Places are complex and have an intrinsic impact on the people and businesses within them. Economic growth doesn’t influence all of the elements that are important to people’s lives – so we shouldn’t use GDP to measure success.
We set out to create another measure for understanding what makes a place successful. Our Vibrant Economy Index uses data to provide a robust, independent framework to help everyone understand the challenges and opportunities in their local areas. We want to start a debate about what type of economy we want to build in the UK and spark collaboration between citizens, businesses and place-shapers to make their places thrive.
Hear from Karl Eddy about why we created the Vibrant Economy Index
Consider your purpose
We know that purpose-led organisations drive better profits so we want them to consider their role as a local employer while actively supporting place-shaping. We also need private sector organisations to collaborate with other private, public and third sector organisations. The Vibrant Economy Index is a great tool for business leaders to engage with their people (employees and citizens) and share ideas about their areas.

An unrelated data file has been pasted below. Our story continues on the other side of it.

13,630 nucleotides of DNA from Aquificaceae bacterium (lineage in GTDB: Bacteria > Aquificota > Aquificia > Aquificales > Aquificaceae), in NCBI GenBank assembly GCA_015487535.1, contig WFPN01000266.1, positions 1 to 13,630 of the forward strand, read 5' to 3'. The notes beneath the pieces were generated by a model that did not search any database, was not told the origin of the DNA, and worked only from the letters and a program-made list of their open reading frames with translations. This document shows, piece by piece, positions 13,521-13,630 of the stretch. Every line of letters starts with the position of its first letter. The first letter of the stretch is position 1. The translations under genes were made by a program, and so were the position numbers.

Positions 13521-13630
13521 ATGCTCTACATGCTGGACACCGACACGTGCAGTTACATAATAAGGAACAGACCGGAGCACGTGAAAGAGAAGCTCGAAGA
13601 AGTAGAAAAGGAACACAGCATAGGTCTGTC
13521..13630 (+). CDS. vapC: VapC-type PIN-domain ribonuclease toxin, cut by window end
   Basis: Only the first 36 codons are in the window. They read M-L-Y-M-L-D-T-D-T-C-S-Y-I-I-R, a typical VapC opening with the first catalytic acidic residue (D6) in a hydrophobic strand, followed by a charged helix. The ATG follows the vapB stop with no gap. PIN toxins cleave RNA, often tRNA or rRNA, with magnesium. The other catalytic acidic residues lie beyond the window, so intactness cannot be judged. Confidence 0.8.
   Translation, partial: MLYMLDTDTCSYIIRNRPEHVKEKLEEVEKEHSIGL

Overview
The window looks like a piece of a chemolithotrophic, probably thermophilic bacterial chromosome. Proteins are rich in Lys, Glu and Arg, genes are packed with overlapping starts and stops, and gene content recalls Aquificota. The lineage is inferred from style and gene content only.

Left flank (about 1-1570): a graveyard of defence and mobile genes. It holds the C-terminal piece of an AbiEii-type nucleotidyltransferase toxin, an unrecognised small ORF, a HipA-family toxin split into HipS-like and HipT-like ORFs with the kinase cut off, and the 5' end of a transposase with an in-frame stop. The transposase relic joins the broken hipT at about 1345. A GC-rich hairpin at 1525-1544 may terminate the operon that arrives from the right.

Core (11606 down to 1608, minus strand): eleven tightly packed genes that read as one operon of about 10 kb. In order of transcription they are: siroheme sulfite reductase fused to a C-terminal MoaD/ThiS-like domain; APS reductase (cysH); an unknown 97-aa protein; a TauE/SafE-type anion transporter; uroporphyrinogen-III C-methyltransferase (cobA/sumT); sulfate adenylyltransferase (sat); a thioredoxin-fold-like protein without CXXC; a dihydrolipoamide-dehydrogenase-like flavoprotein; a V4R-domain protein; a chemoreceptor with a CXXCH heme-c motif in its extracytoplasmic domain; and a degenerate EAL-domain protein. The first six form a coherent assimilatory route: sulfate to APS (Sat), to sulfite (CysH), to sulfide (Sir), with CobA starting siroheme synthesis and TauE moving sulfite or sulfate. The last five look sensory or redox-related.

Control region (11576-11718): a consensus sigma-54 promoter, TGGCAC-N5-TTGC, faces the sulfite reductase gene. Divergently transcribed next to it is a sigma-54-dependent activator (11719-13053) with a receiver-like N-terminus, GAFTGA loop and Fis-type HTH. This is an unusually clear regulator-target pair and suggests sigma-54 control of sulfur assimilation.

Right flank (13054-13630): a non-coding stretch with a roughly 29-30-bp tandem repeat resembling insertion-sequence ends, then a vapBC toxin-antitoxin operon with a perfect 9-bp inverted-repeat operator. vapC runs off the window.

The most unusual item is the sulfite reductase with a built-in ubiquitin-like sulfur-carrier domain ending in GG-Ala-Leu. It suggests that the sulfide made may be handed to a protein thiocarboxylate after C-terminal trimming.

The bigger picture
In total, we look at 324 English local authority areas, taking into account not only economic prosperity but health and happiness, inclusion and equality, environmental resilience, community and dynamism and opportunity. Highlights of the index include:
Traditional measures of success – gross value added (GVA), average workplace earning and employment do not correlate in any significant way with the other baskets. This is particularly apparent in cities, which despite significant economic strengths are often characterised by substantial deprivation and low aspiration, high numbers of long-term unemployment and high numbers of benefit claimants
The importance of the relationships between different places and the subsequent role of infrastructure in connecting places and facilitating choice. The reality is that patterns of travel for work, study and leisure don’t reflect administrative boundaries. Patterns emerge where prosperous and dynamic areas are surrounded by more inclusive and healthy and happy places, as people choose where they live and travel to work in prosperous areas.
The challenges facing leaders across the public, private and third sector in how to support those places that perform less well. No one organisation can address this on their own. Collaboration is key.
Implications for the private, public and third sector